Blending describes one of the processes of combining 2 tables from different data-sources. Here’s how it looks like in Tableau…

Suppose we’ve connected to both Sample Superstore and Sample Coffee Chain:

As soon as we put fields from Sample Superstore in the view, we get a Blue tick mark next to our Sample Superstore data connection. This is Tableau telling us that this is our Primary data source:

If we then click on the Sample Coffee Chain data-source, we see the State field has a broken link icon next to it. This indicates that Tableau has recognized that there are identical field names and data types in both data-sources, and that Tableau can blend these 2 data-sources together, joining on the State field:

And if we click the link that’s exactly what happens. The link turns red to signify the blend has been made, and the Sample Coffee Chain data connection has an orange tick mark next to it to indicate that it is our Secondary data-source:

The significance of the Primary and Secondary data-sources comes from the join type. The join is ALWAYS a left-inner join, where the left table is the Primary data-source.
The logic of these joins is explained in my previous blog on joins: https://www.thedataschool.co.uk/matthew-armstrong/connecting-data-joins/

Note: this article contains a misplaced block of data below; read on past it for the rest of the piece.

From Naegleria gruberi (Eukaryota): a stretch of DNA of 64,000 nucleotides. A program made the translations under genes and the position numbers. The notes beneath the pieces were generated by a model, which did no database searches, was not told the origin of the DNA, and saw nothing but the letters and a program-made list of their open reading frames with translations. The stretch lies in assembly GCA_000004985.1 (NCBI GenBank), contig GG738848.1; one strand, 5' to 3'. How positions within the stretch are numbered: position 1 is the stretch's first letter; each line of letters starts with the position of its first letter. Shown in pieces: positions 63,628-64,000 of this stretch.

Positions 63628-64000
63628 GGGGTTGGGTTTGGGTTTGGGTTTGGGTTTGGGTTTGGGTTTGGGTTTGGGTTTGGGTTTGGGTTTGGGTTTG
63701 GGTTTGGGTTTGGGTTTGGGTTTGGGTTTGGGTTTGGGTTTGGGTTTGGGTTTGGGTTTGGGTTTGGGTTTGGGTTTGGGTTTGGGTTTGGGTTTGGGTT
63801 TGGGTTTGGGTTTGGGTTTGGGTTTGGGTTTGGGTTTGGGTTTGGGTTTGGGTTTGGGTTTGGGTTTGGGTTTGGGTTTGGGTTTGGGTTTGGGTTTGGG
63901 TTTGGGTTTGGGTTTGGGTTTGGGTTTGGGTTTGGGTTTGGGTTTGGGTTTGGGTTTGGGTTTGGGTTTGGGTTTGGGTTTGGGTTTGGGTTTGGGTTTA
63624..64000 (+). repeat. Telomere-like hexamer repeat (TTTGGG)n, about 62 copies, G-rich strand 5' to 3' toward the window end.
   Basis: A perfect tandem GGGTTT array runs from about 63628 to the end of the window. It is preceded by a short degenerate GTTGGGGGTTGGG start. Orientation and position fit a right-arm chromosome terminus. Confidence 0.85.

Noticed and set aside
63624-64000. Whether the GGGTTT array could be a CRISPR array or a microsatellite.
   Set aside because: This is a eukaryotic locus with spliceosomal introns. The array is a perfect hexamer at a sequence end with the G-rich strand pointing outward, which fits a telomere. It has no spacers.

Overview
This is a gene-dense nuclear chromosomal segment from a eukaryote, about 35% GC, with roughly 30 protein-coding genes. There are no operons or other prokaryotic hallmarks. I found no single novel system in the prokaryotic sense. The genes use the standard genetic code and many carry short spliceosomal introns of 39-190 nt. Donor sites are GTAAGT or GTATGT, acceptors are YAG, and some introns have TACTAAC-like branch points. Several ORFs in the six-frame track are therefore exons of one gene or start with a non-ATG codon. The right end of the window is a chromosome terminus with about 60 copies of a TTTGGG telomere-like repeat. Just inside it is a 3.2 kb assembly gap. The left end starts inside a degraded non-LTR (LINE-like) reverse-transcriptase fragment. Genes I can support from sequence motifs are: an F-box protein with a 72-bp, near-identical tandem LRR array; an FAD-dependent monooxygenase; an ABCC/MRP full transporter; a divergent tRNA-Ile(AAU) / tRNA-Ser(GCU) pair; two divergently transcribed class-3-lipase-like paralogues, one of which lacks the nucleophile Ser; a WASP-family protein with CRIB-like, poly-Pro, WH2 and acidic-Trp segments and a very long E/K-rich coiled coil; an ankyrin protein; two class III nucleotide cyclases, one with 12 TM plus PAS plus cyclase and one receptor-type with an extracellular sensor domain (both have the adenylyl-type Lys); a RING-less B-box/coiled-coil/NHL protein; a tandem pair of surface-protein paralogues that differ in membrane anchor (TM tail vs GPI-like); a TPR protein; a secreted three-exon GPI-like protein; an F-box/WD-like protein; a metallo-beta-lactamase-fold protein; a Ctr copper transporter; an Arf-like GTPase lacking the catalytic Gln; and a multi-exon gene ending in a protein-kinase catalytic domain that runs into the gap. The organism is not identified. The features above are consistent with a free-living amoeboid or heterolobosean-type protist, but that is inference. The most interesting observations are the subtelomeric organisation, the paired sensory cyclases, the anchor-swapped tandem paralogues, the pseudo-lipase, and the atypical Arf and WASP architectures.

From here, you can treat the data in this sheet as a single table made from the join of the 2 data-sources, meaning you can create calculated fields and populate the view with fields from either source.
You can also choose to join the data on more than one field. In this case, the matching rows must satisfy ALL joining conditions to be contained in the generated table.

However, there are some considerable limitations to this technique. Firstly, when combining the sources in a calculated filed, the Secondary data source MUST be aggregated:

Error message informs user that Sales (Blue) MUST be aggregated,
since Sales (Orange) is automatically aggregated.

If we try to add Sales not aggregated from Sample Coffee Chain, we get an error. This removes a lot of the functionality from Tableau when we’re exploring the data. Secondly, we’re only able to perform a left-inner join, which might not always be what we want.

That said, a HUGE positive of blending is the fact that the connection is only applied to one sheet, meaning you can flexibly blend data-sources and revert back to your original data on a new sheet.

One final tip: Be VERY careful about the order in which you populate your sheet! Blending ONLY performs LEFT INNER joins, and it treats the primary (/blue) data-source (source which populates the view first) as the left table, so it’s critical you are deliberate about the order of the process.

Hopefully, this has given you a better understanding of the Blending process in Tableau, its benefits, limitations, and intricacies.